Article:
When I was trying to run all scripts in a directory using run-parts command, I encountered with an error - "run-parts: failed to exec script.sh: Exec format error". The scripts worked just fine when I directly execute them like "./script.sh" and "sh script.sh". But they didn't work when I ran them with run-parts command. For those wondering, the run-parts command will run all scripts in a directory. If you got an error like this while running a script, this quick tip will help you to fix "Exec format error" when running scripts with run-parts command in Linux.
Fix "Exec format error" When Running Scripts With run-parts Command
To run all scripts in the Documents folder, I ran:
$ run-parts --regex '^s.*\.sh$' Documents
I got the following error message:
run-parts: failed to exec Documents/script1.sh: Exec format error run-parts: Documents/script1.sh exited with return code 1 run-parts: failed to exec Documents/script2.sh: Exec format error run-parts: Documents/script2.sh exited with return code 1 run-parts: failed to exec Documents/script3.sh: Exec format error run-parts: Documents/script3.sh exited with return code 1 run-parts: failed to exec Documents/script4.sh: Exec format error run-parts: Documents/script4.sh exited with return code 1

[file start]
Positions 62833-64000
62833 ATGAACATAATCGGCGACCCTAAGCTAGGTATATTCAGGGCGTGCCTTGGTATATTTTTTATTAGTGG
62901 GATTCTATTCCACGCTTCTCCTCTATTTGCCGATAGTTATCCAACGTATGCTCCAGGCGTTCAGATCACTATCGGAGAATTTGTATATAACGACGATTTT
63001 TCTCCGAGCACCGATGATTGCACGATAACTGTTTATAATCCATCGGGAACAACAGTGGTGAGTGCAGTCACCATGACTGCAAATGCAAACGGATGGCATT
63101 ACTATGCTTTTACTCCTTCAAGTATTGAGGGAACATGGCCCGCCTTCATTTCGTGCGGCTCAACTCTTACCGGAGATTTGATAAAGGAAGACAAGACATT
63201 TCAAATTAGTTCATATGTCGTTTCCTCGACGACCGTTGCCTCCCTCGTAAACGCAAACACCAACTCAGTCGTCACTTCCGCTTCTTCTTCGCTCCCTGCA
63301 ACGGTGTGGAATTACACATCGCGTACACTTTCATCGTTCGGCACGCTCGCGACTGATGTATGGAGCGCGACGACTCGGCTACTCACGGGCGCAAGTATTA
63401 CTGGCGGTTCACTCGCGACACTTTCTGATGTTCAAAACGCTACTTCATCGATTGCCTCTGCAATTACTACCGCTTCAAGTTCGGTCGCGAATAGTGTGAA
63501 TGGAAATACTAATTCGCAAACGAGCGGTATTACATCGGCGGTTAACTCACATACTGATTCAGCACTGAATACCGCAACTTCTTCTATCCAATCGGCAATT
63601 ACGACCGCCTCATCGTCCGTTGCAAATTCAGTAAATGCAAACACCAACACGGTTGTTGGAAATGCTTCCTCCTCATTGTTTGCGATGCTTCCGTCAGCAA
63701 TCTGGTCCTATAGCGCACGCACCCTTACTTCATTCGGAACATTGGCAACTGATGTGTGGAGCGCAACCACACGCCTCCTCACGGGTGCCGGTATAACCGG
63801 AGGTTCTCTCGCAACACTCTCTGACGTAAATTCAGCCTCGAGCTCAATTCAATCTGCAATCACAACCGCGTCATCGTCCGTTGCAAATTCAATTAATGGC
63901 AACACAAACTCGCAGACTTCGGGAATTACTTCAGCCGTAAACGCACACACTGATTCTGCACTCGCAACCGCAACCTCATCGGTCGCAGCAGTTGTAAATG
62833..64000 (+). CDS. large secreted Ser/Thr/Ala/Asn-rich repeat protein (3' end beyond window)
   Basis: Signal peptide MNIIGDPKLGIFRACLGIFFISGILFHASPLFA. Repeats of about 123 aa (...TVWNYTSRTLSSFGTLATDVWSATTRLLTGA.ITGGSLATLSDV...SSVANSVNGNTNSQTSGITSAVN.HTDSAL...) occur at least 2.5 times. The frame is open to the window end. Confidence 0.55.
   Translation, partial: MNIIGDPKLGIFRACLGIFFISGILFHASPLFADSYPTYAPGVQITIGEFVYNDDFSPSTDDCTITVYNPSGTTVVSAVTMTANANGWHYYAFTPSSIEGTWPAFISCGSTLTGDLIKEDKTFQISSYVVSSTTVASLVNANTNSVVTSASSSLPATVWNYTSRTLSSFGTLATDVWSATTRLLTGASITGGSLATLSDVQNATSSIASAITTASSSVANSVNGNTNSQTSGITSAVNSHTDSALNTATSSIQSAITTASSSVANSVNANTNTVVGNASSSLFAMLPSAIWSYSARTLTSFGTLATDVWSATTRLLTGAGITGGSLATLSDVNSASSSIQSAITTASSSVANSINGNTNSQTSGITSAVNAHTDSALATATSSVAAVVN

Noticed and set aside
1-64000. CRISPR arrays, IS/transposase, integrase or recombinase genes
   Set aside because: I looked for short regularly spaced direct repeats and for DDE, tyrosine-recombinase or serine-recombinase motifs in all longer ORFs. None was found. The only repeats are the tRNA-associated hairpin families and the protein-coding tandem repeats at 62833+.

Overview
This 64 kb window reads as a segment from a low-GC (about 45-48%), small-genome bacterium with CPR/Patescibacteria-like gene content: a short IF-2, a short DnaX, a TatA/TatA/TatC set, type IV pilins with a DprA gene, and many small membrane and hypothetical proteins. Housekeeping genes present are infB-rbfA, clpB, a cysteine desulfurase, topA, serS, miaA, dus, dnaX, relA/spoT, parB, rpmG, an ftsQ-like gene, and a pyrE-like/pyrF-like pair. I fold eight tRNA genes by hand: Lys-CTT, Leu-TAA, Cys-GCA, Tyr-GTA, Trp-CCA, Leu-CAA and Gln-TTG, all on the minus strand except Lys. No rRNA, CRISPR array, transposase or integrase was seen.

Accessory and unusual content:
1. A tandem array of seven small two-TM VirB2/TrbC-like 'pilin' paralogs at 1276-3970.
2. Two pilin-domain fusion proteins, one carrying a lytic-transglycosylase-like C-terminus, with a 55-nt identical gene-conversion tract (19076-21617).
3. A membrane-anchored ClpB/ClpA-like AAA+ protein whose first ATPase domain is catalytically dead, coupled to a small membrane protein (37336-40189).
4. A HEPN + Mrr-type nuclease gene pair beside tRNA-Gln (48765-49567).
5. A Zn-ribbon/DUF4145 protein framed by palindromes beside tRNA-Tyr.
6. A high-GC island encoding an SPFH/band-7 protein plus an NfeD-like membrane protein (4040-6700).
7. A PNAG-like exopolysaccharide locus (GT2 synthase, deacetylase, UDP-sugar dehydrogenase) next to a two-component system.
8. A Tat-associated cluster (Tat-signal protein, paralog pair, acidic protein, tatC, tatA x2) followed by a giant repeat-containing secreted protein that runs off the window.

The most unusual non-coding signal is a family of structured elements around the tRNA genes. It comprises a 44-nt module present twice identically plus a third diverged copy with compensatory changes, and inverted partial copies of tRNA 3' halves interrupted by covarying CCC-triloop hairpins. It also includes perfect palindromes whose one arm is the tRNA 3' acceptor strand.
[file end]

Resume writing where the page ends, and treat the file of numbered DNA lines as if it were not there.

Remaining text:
To fix "Exec format error", you need to add a shebang at the start of your scripts so the kernel will know how to run them. For those wondering, a shebang is the character sequence consisting of the characters number sign and exclamation mark (#!) at the beginning of a script. When you add the shebang at the start of a text file, it is interpreted as an executable file.
Most scripts starts with a shebang. Here are some typical shebang examples.
Bourne shell, or a compatible shell:
This is what we call a shebang.
Now, let us get back to the topic. Edit your scripts using your favorite editor:
$ nano Documents/ostechnix.sh
Add the following shebang at the beginning of the script:
Now you can be able to run the scripts with run-parts command without any issues using run-parts command.
As one of our reader Mr.Danesh mentioned in the comment section below, Instead of hard-coding the path of the interpreter, e.g.
We can use:
This is more portable in case the interpreter is installed in some other (non-default) directory. env is a shell command for Linux and Unix-like operating systems. It is often used by shell scripts to launch the correct interpreter.
You can also use ShellCheck utility to find problems in your shell scripts.
Hope this helps.